We are able to ship to the UK, Europe and worldwide.

How Do You Stop Condensation on Caravan Windows?

Interested in learning how to stop condensation on your caravan windows? Condensation is a common issue that can be both annoying and potentially damaging to your vehicles interior. Keeping your caravan dry is essential for ensuring a comfortable living environment and preventing costly damp related repairs.

To understand how to minimise condensation related problems, we discuss what causes condensation and problems that may occur if left untreated. We will also provide you with a comprehensive overview of several effective methods for stopping condensation on your caravan windows.

What Causes Condensation?

Before we discuss how to prevent this issue, it is important to understand what causes condensation. Condensation on caravan windows primarily occurs when warm moist air inside the van meets the colder surface of the windows. This usually happens where the interior of the caravan is heated or contains a lot of moisture and the exterior outdoor temperature is significantly lower.

Common activities inside the caravan, such as cooking, using a kettle and breathing, release moisture into the air. When this humid air comes into contact with the cooler glass of the windows, it cools down and reaches its dew point. At this point, the air can no longer hold all its moisture resulting in water droplets forming on the windows. This is what is known as condensation. The discrepancy in internal and external temperatures, coupled with high humidity levels inside the caravan is what leads to this common issue.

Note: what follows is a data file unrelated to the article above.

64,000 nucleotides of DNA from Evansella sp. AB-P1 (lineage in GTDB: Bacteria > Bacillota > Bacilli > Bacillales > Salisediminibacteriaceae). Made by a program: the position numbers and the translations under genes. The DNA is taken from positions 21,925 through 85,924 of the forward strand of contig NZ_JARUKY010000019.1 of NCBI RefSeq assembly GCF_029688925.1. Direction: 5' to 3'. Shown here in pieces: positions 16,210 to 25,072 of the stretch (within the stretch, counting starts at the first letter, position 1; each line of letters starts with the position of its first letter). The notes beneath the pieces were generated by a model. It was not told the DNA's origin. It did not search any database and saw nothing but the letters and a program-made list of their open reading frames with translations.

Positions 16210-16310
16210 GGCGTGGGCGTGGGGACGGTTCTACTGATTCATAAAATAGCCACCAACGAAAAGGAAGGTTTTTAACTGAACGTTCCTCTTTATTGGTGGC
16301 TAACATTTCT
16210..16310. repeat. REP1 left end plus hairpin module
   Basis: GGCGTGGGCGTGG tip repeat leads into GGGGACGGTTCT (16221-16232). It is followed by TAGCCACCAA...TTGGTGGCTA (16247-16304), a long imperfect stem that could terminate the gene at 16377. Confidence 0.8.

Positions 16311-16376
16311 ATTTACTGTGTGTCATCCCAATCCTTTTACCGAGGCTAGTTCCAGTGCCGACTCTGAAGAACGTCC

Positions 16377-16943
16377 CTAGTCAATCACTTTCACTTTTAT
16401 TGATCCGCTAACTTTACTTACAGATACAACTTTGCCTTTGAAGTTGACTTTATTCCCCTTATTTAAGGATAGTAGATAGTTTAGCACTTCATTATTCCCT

Condensation on a Caravan Window

What Happens if​​ Condensation is Left Untreated?

If condensation in caravans is left untreated, it can lead to a host of problems that not only damage the vehicle but also create an uncomfortable living environment. Persistent moisture from condensation can cause mold and mildew to develop which thrives in damp conditions and can spread quickly on walls, ceilings and around window frames. Not only are mold and mildew unsightly but they pose health risks, particularly for those with allergies, asthma or respiratory issues.

Untreated condensation can lead to structural issues with damp-related wood rot. Moisture can seep into wooden panels through poorly sealed gaps around the frame and window seals. This will cause the wooden walls to deteriorate and weaken resulting in costly repairs that may significantly reduce the lifespan and resale value of the caravan.

The dampness can also damage fabrics, upholstery and other interior fittings, leading to unpleasant odors and a decline in the overall aesthetic and comfort of the caravan.

How Do I Prevent Condensation on Caravan Windows?

Preventing and addressing condensation promptly is essential to maintain the structural integrity, appearance and comfort of a caravan. This includes ensuring adequate ventilation, controlling humidity levels and using dehumidifiers or moisture absorbers to keep the environment dry. Regular maintenance and checks for signs of moisture build-up are also essential for mitigating the long-term effects of untreated condensation.

Improve Ventilation 

One of the most effective ways to reduce condensation is by improving the airflow inside your caravan. Keep a window, door or skylight slightly open, especially during the night or when cooking, will allow moist air to escape and dry air to enter.

Wipe Down Your Windows